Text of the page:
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Cover The Globalization of World Politics

27. Poverty, hunger, and development  

Tony Evans

This chapter examines the contested nature of three important concepts in world politics: poverty, hunger, and development. It explores whether the poor must always be with us, why so many children die of malnutrition, and whether development should be understood as an economic issue. It also considers orthodox and alternative approaches to development as solutions for poverty and hunger. The chapter includes two case studies. The first looking at the hunger of children around the world, comparing the pre- and post-pandemic situations. The second case study examines hunger in Uganda, again, comparing the state of hunger for families in that country before and after the Covid-19 pandemic.

Chapter

Cover The Globalization of World Politics

26. Poverty, hunger, and development  

Tony Evans and Caroline Thomas

This chapter examines the contested nature of three important concepts in world politics: poverty, hunger, and development. It explores whether the poor must always be with us, why so many children die of malnutrition, and whether development should be understood as an economic issue. It also considers orthodox and alternative approaches to development as solutions for poverty and hunger. Two case studies are presented: first, Haiti’s rice production crisis; second, multidimensional poverty alleviation in Himachal Pradesh. There is also an Opposing Opinions box that asks whether the neoliberal world order will ultimately deliver on its promise of development and the abolition of poverty and hunger worldwide. One argument in favour of neoliberalism is that it places human freedom at its centre, while one criticism is that declining state social and welfare provision have damaging effects.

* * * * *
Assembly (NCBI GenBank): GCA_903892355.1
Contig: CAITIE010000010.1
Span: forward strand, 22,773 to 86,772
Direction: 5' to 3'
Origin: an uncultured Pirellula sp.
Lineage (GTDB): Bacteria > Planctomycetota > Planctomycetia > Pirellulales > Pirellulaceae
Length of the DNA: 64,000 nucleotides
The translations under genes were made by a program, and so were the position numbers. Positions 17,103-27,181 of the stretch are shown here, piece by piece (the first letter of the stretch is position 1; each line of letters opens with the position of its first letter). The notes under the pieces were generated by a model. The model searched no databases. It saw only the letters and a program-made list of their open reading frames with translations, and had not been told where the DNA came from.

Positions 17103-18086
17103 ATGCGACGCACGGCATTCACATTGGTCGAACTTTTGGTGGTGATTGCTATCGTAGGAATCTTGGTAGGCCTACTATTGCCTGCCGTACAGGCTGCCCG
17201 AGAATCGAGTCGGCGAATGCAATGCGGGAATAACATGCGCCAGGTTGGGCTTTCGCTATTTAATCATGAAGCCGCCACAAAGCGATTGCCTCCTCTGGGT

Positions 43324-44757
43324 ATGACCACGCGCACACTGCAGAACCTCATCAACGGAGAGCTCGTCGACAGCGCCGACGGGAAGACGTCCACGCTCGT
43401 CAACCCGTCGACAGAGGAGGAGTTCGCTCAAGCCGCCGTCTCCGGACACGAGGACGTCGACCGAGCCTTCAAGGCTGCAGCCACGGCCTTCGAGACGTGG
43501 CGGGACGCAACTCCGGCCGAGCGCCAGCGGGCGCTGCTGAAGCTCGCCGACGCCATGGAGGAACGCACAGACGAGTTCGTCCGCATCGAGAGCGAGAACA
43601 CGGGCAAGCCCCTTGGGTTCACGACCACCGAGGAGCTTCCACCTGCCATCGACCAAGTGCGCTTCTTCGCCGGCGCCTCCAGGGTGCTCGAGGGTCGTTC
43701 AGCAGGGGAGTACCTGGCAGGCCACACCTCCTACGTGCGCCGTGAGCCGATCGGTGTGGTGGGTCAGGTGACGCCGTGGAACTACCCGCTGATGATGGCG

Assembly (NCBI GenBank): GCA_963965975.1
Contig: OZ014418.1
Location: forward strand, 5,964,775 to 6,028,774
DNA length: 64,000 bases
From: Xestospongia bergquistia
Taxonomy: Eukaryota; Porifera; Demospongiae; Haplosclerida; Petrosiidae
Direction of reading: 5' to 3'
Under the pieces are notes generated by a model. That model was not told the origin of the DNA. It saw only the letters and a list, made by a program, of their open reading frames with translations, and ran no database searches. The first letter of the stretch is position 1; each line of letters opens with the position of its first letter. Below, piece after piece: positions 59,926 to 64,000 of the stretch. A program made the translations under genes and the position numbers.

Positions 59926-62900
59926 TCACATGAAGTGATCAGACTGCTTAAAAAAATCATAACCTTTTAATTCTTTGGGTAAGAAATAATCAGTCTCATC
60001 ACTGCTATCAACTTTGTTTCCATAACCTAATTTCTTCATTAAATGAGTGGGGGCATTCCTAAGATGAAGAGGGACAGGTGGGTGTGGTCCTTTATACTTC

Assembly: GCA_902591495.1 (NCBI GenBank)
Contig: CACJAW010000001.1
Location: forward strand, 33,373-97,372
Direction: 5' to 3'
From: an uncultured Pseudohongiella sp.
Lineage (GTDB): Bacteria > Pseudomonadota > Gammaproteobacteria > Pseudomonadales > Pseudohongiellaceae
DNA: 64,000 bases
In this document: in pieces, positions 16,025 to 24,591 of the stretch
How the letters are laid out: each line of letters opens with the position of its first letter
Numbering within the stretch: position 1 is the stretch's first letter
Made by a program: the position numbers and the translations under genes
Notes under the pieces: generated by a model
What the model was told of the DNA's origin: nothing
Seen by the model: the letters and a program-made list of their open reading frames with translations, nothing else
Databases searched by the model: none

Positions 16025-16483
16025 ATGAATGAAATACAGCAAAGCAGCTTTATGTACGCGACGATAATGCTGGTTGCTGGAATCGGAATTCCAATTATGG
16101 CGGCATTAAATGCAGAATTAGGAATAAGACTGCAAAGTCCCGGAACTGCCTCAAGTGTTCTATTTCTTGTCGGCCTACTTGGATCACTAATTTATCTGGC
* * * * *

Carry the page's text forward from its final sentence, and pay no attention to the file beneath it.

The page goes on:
Chapter

Cover The Globalization of World Politics

13. International ethics  

Richard Shapcott

This chapter examines how we should think about ethics, starting with three framing questions: Do states and their citizens have significant moral duties to the members of other countries? Should states and their militaries be morally constrained in the conduct of war? Who is morally responsible for the alleviation of global poverty? The chapter proceeds by defining ethics and considering three significant and difficult ethical issues entailed by globalization: cosmopolitanism, statism, and realist ethics. It concludes by examining the ethical dimensions of global poverty and just war. Two case studies are presented, one dealing with the ethics of migration and the other with the ethics of just war. There is also an Opposing Opinions box that debates who bears most responsibility for addressing global warming.